Lipman Hearne, one of the nation’s leading marketing and communications firms, released an independent survey, “High-Achieving Seniors and the College Decision.” One of their findings, which they called “A Surprise”: 26% of such students hired an independent educational consultant (IEC) to assist in their college search. The results show a rate about triple what has been the generally assumed percentage, although consistent with numbers reported by the Independent Educational Consultants Association in recent months. IECA is the international trade association for counselors working in private practice.
Based on a nationwide survey of 1,264 students achieving an 1150 or higher on the SATI (on a 1600 point scale) and/or ACT composite of 25 or higher, those identified in the study were in the 70th percentile and higher. Assisting Lipman Hearne in the research phase was the National Research Center for College and University Admissions (NRCCUA). The study provides tremendous insight into the factors students use when deciding among many variables, and explores information gathering among students. It was the finding that more than a quarter of the students hired an educational consultant that may be most surprising.
According to IECA CEO, Mark Sklarow, “The fast-growing percentage of students hiring consultants, evidenced in this study, may be a dramatic game-changer for college admission representatives. In recent years university admission officers have sought to expand their applicant pool, diversify applicants to include all regions of the country, and examine ways to attract applicants most likely to be a good match to their institution. I hear often from deans and directors of admission who recognize that IECA member consultants are an excellent resource for reaching such populations.”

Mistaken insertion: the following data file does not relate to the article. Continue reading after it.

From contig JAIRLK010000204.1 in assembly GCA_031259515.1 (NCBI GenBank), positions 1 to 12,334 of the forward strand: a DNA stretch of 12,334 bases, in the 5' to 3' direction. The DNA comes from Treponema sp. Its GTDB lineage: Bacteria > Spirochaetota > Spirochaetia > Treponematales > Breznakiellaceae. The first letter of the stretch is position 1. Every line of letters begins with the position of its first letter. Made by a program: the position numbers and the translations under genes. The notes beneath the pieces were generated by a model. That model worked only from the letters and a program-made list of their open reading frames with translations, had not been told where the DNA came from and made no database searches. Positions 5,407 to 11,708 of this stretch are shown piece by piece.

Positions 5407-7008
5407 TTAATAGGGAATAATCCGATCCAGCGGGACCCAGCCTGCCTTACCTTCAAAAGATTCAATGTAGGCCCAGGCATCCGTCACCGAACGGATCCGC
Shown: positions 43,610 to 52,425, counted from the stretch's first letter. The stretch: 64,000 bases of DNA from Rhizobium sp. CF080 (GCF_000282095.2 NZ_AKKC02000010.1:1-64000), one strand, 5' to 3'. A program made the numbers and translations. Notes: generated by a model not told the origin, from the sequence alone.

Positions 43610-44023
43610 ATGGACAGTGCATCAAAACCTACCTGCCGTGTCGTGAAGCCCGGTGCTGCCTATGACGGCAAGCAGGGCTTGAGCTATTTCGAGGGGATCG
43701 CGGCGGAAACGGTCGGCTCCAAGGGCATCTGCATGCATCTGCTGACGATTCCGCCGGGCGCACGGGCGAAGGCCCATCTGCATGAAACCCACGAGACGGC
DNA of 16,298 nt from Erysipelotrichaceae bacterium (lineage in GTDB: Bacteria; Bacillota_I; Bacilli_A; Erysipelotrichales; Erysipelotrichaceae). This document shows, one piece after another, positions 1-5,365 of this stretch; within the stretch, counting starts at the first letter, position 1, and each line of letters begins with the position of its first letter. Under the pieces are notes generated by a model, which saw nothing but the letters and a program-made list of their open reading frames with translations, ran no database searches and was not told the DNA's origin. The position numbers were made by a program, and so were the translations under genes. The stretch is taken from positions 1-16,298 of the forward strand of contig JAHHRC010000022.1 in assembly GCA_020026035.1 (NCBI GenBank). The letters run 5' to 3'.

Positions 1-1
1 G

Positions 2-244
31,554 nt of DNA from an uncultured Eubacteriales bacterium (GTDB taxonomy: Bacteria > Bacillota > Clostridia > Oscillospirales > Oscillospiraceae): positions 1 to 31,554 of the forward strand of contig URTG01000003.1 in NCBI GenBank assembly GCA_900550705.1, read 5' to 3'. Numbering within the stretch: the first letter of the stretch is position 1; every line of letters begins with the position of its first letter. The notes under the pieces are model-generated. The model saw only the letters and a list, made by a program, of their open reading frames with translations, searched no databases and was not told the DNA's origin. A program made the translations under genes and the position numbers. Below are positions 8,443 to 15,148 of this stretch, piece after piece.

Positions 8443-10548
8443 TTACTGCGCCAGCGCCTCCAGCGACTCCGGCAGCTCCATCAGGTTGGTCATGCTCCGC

For many years the myth has persisted that IECs are hired only by a tiny fraction of the population—at times reported to be under 5%—suggesting an elitist bent. The survey provides evidence that this is not the case, that independent educational consultants are very much being employed in the mainstream and work with approximately 160,000 college applicants each year.
The study further notes that most of the students in the survey who employed educational consultants indicated that consultants are not influential when making the final enrollment decision. Sklarow cites this as evidence of good college advising. “A consultant should NOT be influential in the final decision-making phase; rather the consultant’s value comes earlier, when creating a list that explores a student’s needs, desires, interests, preferences, along with the consultant’s extensive first-hand knowledge of colleges. Once that list is created, a great consultant, a member of the Independent Educational Consultants Association—to be sure—seeks to empower students to conduct their own research, explore the possibilities, visit campuses, and ultimately make their own decision. The consultant does create that initial list, but then acts as a coach and advisor, not the decision-maker,” said Sklarow.